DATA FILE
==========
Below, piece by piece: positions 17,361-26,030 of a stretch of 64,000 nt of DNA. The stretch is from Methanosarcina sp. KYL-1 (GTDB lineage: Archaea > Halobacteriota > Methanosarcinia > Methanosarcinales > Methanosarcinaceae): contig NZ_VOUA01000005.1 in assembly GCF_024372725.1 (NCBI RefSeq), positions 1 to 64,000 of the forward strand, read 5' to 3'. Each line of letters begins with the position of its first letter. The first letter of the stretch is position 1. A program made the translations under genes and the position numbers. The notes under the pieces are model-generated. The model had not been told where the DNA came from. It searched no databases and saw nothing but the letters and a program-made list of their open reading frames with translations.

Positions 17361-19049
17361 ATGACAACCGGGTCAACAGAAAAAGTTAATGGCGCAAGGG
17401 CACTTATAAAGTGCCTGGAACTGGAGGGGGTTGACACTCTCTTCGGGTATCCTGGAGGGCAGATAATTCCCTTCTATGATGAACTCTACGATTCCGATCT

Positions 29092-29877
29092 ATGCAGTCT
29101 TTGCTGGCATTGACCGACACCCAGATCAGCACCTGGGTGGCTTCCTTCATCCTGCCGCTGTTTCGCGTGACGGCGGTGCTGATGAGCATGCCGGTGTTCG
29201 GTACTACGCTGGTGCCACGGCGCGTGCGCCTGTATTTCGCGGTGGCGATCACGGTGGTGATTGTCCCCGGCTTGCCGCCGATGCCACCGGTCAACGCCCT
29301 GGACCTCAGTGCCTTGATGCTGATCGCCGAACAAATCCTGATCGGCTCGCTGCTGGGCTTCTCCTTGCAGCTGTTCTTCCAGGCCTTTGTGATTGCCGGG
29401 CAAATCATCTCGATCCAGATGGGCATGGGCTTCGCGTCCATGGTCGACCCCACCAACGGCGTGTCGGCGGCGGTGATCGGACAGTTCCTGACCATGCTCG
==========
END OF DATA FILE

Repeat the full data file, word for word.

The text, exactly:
Below, piece by piece: positions 17,361-26,030 of a stretch of 64,000 nt of DNA. The stretch is from Methanosarcina sp. KYL-1 (GTDB lineage: Archaea > Halobacteriota > Methanosarcinia > Methanosarcinales > Methanosarcinaceae): contig NZ_VOUA01000005.1 in assembly GCF_024372725.1 (NCBI RefSeq), positions 1 to 64,000 of the forward strand, read 5' to 3'. Each line of letters begins with the position of its first letter. The first letter of the stretch is position 1. A program made the translations under genes and the position numbers. The notes under the pieces are model-generated. The model had not been told where the DNA came from. It searched no databases and saw nothing but the letters and a program-made list of their open reading frames with translations.

Positions 17361-19049
17361 ATGACAACCGGGTCAACAGAAAAAGTTAATGGCGCAAGGG
17401 CACTTATAAAGTGCCTGGAACTGGAGGGGGTTGACACTCTCTTCGGGTATCCTGGAGGGCAGATAATTCCCTTCTATGATGAACTCTACGATTCCGATCT

Positions 29092-29877
29092 ATGCAGTCT
29101 TTGCTGGCATTGACCGACACCCAGATCAGCACCTGGGTGGCTTCCTTCATCCTGCCGCTGTTTCGCGTGACGGCGGTGCTGATGAGCATGCCGGTGTTCG
29201 GTACTACGCTGGTGCCACGGCGCGTGCGCCTGTATTTCGCGGTGGCGATCACGGTGGTGATTGTCCCCGGCTTGCCGCCGATGCCACCGGTCAACGCCCT
29301 GGACCTCAGTGCCTTGATGCTGATCGCCGAACAAATCCTGATCGGCTCGCTGCTGGGCTTCTCCTTGCAGCTGTTCTTCCAGGCCTTTGTGATTGCCGGG
29401 CAAATCATCTCGATCCAGATGGGCATGGGCTTCGCGTCCATGGTCGACCCCACCAACGGCGTGTCGGCGGCGGTGATCGGACAGTTCCTGACCATGCTCG